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Given a compact Kähler manifold $M$, let $D$ be an effective divisor on $M$.

  1. Is $M\setminus D$ pseudoconvex? That is, can we find a smooth plurisubharmonic function that exhausts $M\setminus D$ ?
  2. Can we find a complete Kähler metric on $M\setminus D$ ?

If $1$ and $2$ are not true, can we find any obstructions? Or necessary and sufficient conditions?

Note: if $D$ is an ample divisor, we can choose an Hermitian metric on $[D]$ which is the associated divisor bundle to $D$, then we can take $-ln|s_{D}|^{2}_{h}$ to be the strongly smooth exhaust plurisubharmonic function on $M\setminus D$. Surely, this is just a Stein (or Affine) manifold. Given such a plurisubharmonic function on $M\setminus D$ we can easily contruct a compelte Kähler metric.

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    $\begingroup$ For part 2 of your question see my answer and my comments here mathoverflow.net/questions/239677/… $\endgroup$ – user21574 Nov 25 '17 at 22:18
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    $\begingroup$ If you mean $M\setminus D$ is strongly pseudoconvex domain? then such variety must admit complete Kahler Einstein metric due to Cheng-Yau and see Tsuji paper also arxiv.org/pdf/1311.4038.pdf which such $X\setminus D$ does not admit Kahler-Einstein metric in general, so it can not be strongly pseudoconvex domain in general. $\endgroup$ – user21574 Nov 25 '17 at 22:28
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    $\begingroup$ If $M$ is compact and $D\subset M$ is compact and has complex $\text{codim}\geq 2$, then $M\setminus D$ is not Stein, hence it cannot be strongly pseudoconvex domain $\endgroup$ – user21574 Nov 25 '17 at 22:47
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    $\begingroup$ Moreover about your first part of your question: An strong result of Griffiths show that a domain $\Omega\subset \mathbb C^n$which admits a complete Hermitian metric with non-positive holomorphic sectional curvature is pseudoconvex. link.springer.com/article/10.1007/BF01418742 and also see Shiffman paper link.springer.com/article/10.1007/BF01350128 $\endgroup$ – user21574 Nov 28 '17 at 4:50
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    $\begingroup$ Assume $M$ is a Stein manifold and $ D ⊂ M$ is a closed subset. If $M \setminus D$ locally admits complete Kahler metrics induced by bounded plurisubharmonic functions, then there exists a complete Kahler metric on $M \setminus D$ induced by a globally defined plurisubharmonic function on $M$ see Proposition 2.1. of arxiv.org/pdf/1505.06451.pdf $\endgroup$ – user21574 Nov 29 '17 at 5:21
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Question 1: Plurisubharmonic functions extend across codimension 2 subvarieties . Let X be the complex projective plane blown up at one point and D be the exceptional divisor then any plurisubharmonic function on the complement of D in X extends to X and is therefore a constant.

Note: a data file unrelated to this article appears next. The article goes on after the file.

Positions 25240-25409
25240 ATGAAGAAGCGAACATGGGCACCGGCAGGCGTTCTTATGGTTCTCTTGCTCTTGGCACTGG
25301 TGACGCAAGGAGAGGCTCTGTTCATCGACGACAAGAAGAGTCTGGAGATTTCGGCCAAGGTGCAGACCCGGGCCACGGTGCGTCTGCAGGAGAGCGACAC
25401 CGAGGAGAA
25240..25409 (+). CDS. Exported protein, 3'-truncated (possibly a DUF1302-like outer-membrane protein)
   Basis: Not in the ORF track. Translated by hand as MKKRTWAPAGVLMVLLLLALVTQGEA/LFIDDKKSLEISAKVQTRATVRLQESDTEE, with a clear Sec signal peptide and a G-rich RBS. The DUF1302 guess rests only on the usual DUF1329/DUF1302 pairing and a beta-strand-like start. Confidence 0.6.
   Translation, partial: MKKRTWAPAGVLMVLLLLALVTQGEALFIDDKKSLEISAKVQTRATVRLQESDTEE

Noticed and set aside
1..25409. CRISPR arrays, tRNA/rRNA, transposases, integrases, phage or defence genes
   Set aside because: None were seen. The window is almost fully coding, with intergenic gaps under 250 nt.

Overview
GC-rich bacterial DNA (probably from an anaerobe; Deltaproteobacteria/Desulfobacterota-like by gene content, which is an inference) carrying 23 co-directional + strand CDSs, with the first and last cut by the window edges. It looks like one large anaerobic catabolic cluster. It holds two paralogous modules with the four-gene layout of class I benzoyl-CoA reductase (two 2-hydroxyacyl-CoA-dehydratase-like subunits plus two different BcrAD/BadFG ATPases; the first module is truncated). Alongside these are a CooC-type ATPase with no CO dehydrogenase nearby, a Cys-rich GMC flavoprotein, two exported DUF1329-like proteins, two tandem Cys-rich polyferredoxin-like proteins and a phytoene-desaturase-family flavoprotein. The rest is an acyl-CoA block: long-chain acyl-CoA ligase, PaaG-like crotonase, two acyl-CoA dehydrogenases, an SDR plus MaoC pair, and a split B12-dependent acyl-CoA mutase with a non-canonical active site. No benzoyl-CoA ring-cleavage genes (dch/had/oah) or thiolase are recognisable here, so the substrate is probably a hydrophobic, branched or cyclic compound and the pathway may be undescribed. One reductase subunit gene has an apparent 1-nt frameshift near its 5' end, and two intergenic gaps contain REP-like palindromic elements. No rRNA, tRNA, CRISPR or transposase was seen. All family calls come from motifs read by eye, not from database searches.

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  • $\begingroup$ Hi, Mohan, this is a really nice answer. I would appreciate it if you can provide me the proof for the fact that plurisubharmonic functions extend across codimension 2 singularities. Thank you. $\endgroup$ – user40184 Sep 17 '16 at 12:52
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    $\begingroup$ Thank you. See Grauert Remmert Mathematische Zeitschrift vol 65 page 175-194 or Noguchi and Ochiai 's book Geometric Function Theory of Several Complex Variables page 136 . The idea of the proof is to show that psh functions locally bounded above extend past pluripolar sets and then show psh function are locally bounded above in case of codimension 2 singularities $\endgroup$ – Mohan Ramachandran Sep 18 '16 at 16:41
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For 1 it is not always the case.

It is well-known, that critical points of a plurisubharmonic Morse function on a complex manifold $X$ have Morse index $\le \dim_\mathbb C X$. Hence, if $X=M\backslash D$ admits a plurisubharmonic exhaustion, its homology vanishes in dimensions $>\dim_\mathbb CM$.

At the same time it is easy to come up with with a pair $(M, D)$ such that $\dim_\mathbb C M=2$ while $H^3(M\backslash D)\neq 0$:

For example, take $M={\rm Bl}_p T^4$ to be a blow-up of a torus in a point and let $D$ be the exceptional divisor. Then $M\backslash D=T^4\backslash p$.

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  • $\begingroup$ Hi, Yury, thanks for ur answer. But what about the case when the plurisubharmonic function is not Morse? $\endgroup$ – user40184 Sep 16 '16 at 2:48
  • $\begingroup$ If $f$ is a psh exhaustion of $X$, then for an appropriately small (and decaying at infinity) function $g$ the sum $f+g$ is also psh. If you choose $g$ generic enough, the sum $f+g$ should be Morse. $\endgroup$ – Yury Ustinovskiy Sep 16 '16 at 12:35
  • $\begingroup$ Hi, Yury, I am sorry but I do not get it. By being plurisubharmonic, I mean the complex hessian of the function is nonnegative definite which is a closed condition. So I do not see why the perturbation works here. $\endgroup$ – user40184 Sep 16 '16 at 13:51
  • $\begingroup$ Sorry, my bad, i had in mind strongly psh functions, like for Stein manifolds. Well, it might be more subtle in this case, but still i believe that 1 does not hold. $\endgroup$ – Yury Ustinovskiy Sep 16 '16 at 14:02

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